Labour & Employment Law Bulletin: Restrictive Covenants involving sale of a business: Payette v. Guay Inc., 2013 SCC 45
The Supreme Court of Canada recently reiterated that restrictive covenants that arise in the context of the sale of a business will be treated differently and more generously than those that arise in the context of a contract of employment. While the case arose under the Civil law of Quebec, it clearly has implications for the Common law regimes in the rest of Canada.
Yannick Payette and his partner controlled several companies in the crane rental business and sold the assets of those companies to Guay Inc. for $26 million in October 2004. The purchase agreements contained non-competition and non-solicitation clauses which would apply for a period of five years running from the date on which Payette and his partner ceased to be employed directly or indirectly by the purchaser. The non-competition clause precluded Payette and Lafortune from being employed or otherwise involved in the crane rental industry anywhere in the province of Quebec throughout the five-year period, while the non-solicitation clause precluded them from soliciting or “do[ing] business or attempt[ing] to do business” with any of their former customers or the customers of Guay Inc. during the same period.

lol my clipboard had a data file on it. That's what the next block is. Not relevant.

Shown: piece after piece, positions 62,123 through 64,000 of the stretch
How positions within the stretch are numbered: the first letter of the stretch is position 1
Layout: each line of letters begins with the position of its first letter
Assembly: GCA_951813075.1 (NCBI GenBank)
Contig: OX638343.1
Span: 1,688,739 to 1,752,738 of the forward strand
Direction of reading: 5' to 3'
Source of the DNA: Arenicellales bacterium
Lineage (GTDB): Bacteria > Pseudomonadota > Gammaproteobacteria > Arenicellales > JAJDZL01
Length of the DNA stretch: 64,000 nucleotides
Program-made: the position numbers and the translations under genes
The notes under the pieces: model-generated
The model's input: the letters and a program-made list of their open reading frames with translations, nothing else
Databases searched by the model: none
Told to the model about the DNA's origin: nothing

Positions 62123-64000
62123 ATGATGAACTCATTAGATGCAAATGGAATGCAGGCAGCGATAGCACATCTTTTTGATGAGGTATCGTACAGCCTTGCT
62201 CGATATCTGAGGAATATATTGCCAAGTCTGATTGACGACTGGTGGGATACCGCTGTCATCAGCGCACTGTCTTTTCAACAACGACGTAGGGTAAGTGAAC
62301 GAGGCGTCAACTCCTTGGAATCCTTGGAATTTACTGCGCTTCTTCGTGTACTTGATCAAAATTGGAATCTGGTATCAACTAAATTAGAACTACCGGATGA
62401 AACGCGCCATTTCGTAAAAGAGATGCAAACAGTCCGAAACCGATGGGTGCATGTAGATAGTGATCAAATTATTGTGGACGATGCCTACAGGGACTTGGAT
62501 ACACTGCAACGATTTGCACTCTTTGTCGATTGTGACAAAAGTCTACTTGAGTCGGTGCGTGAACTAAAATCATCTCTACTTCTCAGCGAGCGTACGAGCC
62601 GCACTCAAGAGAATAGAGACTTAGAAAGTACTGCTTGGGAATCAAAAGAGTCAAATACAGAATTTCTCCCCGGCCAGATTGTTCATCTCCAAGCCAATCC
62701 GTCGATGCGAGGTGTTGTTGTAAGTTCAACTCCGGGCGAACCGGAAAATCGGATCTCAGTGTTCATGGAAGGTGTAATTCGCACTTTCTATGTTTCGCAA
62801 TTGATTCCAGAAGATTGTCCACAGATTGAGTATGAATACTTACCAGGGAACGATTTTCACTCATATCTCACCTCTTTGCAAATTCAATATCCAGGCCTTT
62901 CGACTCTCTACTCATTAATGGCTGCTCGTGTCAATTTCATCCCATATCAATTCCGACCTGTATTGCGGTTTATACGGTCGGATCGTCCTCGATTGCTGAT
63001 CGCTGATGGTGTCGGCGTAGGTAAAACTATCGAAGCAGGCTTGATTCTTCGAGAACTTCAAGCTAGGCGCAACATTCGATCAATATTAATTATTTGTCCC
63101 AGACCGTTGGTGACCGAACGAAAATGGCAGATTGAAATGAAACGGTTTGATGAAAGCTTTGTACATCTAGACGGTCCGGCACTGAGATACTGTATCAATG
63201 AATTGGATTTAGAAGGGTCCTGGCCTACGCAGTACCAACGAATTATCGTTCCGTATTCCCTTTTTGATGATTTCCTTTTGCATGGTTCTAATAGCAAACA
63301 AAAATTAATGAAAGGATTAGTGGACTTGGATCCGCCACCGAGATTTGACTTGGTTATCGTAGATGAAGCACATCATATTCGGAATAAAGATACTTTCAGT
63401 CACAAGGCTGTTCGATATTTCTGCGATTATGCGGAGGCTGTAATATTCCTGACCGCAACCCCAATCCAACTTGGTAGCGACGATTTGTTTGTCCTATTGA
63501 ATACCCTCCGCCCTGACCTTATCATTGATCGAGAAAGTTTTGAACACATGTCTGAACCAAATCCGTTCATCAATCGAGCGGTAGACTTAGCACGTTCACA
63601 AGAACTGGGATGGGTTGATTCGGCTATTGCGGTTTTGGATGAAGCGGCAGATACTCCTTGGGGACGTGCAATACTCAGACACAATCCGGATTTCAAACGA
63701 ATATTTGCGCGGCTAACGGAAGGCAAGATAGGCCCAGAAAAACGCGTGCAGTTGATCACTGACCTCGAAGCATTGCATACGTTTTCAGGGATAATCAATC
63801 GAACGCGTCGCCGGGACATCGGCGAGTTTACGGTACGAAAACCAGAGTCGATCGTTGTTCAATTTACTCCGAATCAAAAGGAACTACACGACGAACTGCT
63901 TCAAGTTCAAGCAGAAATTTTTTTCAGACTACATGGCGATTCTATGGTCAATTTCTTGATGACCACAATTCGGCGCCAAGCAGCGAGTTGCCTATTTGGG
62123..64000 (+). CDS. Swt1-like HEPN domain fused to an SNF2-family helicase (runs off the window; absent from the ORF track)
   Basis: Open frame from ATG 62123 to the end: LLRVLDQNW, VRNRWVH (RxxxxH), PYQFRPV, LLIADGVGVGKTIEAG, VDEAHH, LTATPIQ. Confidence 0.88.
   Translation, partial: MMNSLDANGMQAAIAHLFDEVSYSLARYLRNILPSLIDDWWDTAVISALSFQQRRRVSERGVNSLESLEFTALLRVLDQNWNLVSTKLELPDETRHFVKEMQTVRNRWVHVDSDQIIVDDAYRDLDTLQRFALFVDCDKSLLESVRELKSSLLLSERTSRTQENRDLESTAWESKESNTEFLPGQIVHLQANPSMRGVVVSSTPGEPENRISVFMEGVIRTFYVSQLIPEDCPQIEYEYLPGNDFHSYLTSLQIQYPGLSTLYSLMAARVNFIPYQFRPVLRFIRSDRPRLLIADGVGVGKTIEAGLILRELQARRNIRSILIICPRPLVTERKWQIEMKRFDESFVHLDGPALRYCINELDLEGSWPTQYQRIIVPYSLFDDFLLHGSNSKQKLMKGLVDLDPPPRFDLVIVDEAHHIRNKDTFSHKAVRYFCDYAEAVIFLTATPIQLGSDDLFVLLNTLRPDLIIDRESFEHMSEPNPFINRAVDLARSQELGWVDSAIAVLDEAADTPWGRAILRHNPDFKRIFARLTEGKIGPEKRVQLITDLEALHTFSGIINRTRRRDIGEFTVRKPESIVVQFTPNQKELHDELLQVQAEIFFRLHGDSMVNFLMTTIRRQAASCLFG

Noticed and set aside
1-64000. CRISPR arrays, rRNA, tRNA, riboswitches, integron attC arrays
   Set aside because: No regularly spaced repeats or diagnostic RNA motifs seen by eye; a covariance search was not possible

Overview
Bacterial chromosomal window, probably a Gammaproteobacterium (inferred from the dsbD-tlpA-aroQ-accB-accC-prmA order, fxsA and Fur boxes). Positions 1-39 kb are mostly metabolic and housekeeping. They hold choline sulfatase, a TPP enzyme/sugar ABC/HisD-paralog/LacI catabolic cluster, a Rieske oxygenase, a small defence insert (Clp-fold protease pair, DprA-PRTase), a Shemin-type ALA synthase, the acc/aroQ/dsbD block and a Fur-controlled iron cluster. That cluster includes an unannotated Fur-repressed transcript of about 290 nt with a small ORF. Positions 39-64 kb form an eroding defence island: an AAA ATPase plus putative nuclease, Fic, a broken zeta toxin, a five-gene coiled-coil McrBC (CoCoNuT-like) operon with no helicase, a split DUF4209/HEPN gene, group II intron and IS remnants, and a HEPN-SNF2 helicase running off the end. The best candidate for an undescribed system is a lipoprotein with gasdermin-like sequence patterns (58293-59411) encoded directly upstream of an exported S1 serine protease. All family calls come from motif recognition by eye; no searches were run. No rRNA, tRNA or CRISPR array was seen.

The terms of the purchase agreement also included a provision that Payette and his partner would stay on with Guay Inc. as contractors for a period of 6 months after which there was the possibility of a further employment relationship. Payette was in fact employed by Guay Inc. through what became an employment contract of indefinite duration. He was dismissed without cause on August 3, 2009. A few months later, he and his partner were paid $150,000 in compensation in resolution of the termination of their employment. In March 2010, Payette began working for a direct competitor of Guay Inc., Mammoet Crane Inc.
Guay Inc. sought and obtained a interlocutory injunction against Payette requiring compliance with the aforementioned restrictive covenants until the hearing of the case on its merits, which proceeded all the way to the Supreme Court of Canada.
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